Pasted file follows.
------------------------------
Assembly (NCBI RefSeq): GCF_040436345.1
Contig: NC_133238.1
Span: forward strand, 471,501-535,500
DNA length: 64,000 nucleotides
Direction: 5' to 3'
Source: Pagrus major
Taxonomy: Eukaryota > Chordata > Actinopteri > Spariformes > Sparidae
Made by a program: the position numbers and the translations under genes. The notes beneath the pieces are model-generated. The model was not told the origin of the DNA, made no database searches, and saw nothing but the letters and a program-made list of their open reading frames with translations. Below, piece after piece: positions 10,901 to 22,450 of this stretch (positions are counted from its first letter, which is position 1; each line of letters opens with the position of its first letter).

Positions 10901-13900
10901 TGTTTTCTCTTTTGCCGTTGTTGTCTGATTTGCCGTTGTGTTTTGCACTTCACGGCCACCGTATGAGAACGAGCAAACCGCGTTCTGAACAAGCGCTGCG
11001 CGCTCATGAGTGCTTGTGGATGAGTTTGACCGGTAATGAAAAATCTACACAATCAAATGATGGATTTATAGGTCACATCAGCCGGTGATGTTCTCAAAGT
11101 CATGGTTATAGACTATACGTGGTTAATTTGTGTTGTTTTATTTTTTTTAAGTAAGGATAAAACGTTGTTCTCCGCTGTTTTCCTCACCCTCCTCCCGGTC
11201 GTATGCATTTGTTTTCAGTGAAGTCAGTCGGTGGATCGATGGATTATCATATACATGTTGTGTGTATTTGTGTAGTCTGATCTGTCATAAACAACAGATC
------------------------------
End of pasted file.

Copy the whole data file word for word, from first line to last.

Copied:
Assembly (NCBI RefSeq): GCF_040436345.1
Contig: NC_133238.1
Span: forward strand, 471,501-535,500
DNA length: 64,000 nucleotides
Direction: 5' to 3'
Source: Pagrus major
Taxonomy: Eukaryota > Chordata > Actinopteri > Spariformes > Sparidae
Made by a program: the position numbers and the translations under genes. The notes beneath the pieces are model-generated. The model was not told the origin of the DNA, made no database searches, and saw nothing but the letters and a program-made list of their open reading frames with translations. Below, piece after piece: positions 10,901 to 22,450 of this stretch (positions are counted from its first letter, which is position 1; each line of letters opens with the position of its first letter).

Positions 10901-13900
10901 TGTTTTCTCTTTTGCCGTTGTTGTCTGATTTGCCGTTGTGTTTTGCACTTCACGGCCACCGTATGAGAACGAGCAAACCGCGTTCTGAACAAGCGCTGCG
11001 CGCTCATGAGTGCTTGTGGATGAGTTTGACCGGTAATGAAAAATCTACACAATCAAATGATGGATTTATAGGTCACATCAGCCGGTGATGTTCTCAAAGT
11101 CATGGTTATAGACTATACGTGGTTAATTTGTGTTGTTTTATTTTTTTTAAGTAAGGATAAAACGTTGTTCTCCGCTGTTTTCCTCACCCTCCTCCCGGTC
11201 GTATGCATTTGTTTTCAGTGAAGTCAGTCGGTGGATCGATGGATTATCATATACATGTTGTGTGTATTTGTGTAGTCTGATCTGTCATAAACAACAGATC